The Rowley Crossworks package (includes compiler, IDE, debugging interface, etc.) also includes something called the Crossworks Tasking Library (CTL). From their website:

CrossWorks Tasking Library, known as CTL. CTL is a royalty-free tasking library that provides a multi-priority, pre-emptive, task switching and synchronisation facility. Additionally, the library can also provide timer and interrupt handling support.

I mostly understand the description of the tasking portion from my investigations into task schedulers (with the exception of synchronization... what's that mean?). However, timer and interrupt handling support has me completely thrown for a loop. Isn't that stuff built in the gcc environment (which crossworks uses btw)? Does that mean they use some kind of wrapper for the gcc syntax:


If so, what advantage does it give to put that in a kernel versus just manually writing to the appropriate ports etc. as one would do in truly bare-metal programming? Finally, is it common for small OSes (I'm thinking FreeRTOS, VxWorks not linux kernels) to do this kind of thing?



The point is not attaching an ISR to an interrupt, as you stated most compilers can do that.

The point is what you are allowed to do inside the ISR, especially with the synchronisation and communication primitives (flag, semaphore, queue, mailbox, etc) that the TL provides. This is tricky business, because the TL has no control over when an interrupt occurs (short of disabling interrupts, which affects the maximum interrupt latency, which is a very important figure for a TL). To strike a good balance between increased interrupt latency and forbidding ISRs to do all sorts of TL calls is one of the problems in writing a TL, henec 'support' for interrupts means that they at least have given this some thought.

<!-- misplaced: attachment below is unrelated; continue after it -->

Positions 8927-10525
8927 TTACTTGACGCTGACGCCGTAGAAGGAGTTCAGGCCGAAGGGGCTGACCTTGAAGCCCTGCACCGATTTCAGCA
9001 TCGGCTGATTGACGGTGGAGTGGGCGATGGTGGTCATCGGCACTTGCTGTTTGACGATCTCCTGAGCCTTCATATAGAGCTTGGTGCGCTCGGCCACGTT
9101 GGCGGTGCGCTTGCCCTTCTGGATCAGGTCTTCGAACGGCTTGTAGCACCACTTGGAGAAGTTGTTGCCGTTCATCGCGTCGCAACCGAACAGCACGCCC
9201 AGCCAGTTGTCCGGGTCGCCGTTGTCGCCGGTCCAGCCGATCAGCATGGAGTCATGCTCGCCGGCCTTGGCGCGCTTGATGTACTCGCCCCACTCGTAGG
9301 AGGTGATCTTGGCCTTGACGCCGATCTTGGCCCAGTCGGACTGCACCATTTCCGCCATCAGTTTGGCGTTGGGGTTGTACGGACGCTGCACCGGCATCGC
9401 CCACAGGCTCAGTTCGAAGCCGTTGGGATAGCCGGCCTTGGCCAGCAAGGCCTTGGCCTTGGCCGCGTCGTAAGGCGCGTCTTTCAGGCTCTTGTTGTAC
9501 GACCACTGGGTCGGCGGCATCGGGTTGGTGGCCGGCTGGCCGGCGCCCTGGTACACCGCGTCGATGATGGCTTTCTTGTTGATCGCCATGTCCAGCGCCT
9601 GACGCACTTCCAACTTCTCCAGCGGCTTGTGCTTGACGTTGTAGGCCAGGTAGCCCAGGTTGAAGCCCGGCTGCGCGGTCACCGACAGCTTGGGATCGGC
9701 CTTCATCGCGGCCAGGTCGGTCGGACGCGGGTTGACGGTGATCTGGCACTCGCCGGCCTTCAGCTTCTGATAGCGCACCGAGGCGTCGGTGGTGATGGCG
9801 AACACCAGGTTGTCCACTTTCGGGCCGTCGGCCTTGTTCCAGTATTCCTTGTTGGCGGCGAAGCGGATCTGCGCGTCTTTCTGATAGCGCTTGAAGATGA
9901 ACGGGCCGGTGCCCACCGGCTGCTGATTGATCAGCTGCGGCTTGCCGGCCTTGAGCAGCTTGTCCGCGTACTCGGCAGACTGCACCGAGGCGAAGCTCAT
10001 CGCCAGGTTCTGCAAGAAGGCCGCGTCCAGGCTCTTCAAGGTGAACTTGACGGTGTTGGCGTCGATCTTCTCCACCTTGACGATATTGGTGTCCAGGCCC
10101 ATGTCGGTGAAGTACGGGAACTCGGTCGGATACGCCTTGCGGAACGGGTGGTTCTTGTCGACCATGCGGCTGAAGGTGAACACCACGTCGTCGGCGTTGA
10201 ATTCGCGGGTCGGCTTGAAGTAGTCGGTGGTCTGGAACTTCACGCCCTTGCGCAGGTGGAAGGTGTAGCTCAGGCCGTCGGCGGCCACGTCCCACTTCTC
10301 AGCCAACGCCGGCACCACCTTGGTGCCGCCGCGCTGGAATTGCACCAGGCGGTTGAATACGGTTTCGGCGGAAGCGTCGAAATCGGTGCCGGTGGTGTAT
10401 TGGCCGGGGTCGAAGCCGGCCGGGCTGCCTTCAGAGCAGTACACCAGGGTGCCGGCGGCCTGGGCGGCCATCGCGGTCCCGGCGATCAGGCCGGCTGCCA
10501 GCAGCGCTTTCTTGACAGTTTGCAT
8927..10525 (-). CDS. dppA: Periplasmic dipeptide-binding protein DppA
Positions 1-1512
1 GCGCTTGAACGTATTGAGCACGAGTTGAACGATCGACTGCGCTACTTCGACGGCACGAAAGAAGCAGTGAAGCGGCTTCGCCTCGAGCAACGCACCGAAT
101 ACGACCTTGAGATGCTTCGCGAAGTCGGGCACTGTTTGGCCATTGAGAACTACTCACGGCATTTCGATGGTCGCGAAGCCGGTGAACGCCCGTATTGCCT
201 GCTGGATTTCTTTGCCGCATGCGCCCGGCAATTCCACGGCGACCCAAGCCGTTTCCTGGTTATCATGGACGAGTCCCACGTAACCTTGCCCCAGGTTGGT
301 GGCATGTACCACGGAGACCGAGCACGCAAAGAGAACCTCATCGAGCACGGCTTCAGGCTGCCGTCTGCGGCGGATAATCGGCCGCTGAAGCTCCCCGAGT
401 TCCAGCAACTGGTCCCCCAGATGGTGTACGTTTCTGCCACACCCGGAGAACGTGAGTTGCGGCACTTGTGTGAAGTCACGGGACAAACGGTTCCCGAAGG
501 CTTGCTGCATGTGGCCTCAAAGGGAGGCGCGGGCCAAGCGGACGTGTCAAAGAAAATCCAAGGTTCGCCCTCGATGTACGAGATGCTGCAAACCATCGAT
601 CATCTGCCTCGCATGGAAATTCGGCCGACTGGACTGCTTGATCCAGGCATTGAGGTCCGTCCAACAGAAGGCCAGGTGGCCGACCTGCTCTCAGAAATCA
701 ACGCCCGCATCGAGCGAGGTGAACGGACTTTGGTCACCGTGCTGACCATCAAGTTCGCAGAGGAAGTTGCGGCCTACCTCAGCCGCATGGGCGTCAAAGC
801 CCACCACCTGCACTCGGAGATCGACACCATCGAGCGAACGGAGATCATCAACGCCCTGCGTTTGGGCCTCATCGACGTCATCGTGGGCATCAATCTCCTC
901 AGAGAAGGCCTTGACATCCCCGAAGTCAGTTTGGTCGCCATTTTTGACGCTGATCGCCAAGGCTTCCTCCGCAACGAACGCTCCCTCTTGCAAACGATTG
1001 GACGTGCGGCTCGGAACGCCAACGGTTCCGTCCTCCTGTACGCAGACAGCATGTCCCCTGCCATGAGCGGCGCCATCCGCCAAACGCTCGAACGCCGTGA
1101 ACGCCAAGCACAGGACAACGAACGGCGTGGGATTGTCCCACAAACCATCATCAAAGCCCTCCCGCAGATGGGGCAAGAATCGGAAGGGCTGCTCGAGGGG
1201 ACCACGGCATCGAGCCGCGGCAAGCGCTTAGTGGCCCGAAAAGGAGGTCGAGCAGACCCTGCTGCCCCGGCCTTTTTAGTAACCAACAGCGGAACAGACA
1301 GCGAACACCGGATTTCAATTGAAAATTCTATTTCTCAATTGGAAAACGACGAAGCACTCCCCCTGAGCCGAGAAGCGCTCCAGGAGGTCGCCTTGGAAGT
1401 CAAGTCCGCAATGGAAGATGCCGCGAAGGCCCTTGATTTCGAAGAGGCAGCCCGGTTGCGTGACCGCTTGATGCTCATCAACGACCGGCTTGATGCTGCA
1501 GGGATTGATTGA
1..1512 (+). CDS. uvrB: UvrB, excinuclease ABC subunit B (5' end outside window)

• \$\begingroup\$ Yikes, I'm scared by how little of your answer I understood. I will do some more research and come back with questions. \$\endgroup\$ – NickHalden Apr 2 '13 at 22:37
  • \$\begingroup\$ Can you explain what synchronisation and the other communication primitives are / why they're hard to use inside of an interrupt? Are the dangers of that similar to priority inversion? \$\endgroup\$ – NickHalden Apr 3 '13 at 1:41
  • \$\begingroup\$ Explaining flags, semaphores, etc. is a large subject, I suggsest you get a textbook about RTOSes, or a book about one of the specific RTOSes (eCOS, freeRTOS, et). The problem with an interrupt is that it can occur while the RTOS is updating some private datastructure, whih is hence temporary in an inconsistent state. Try for yourself: write code that removes an element from a double linked queue, and ask yourself what will happen, between each line of code, when the same remove function is called again. In reality it can also happen halfway a line of code. \$\endgroup\$ – Wouter van Ooijen Apr 3 '13 at 6:13

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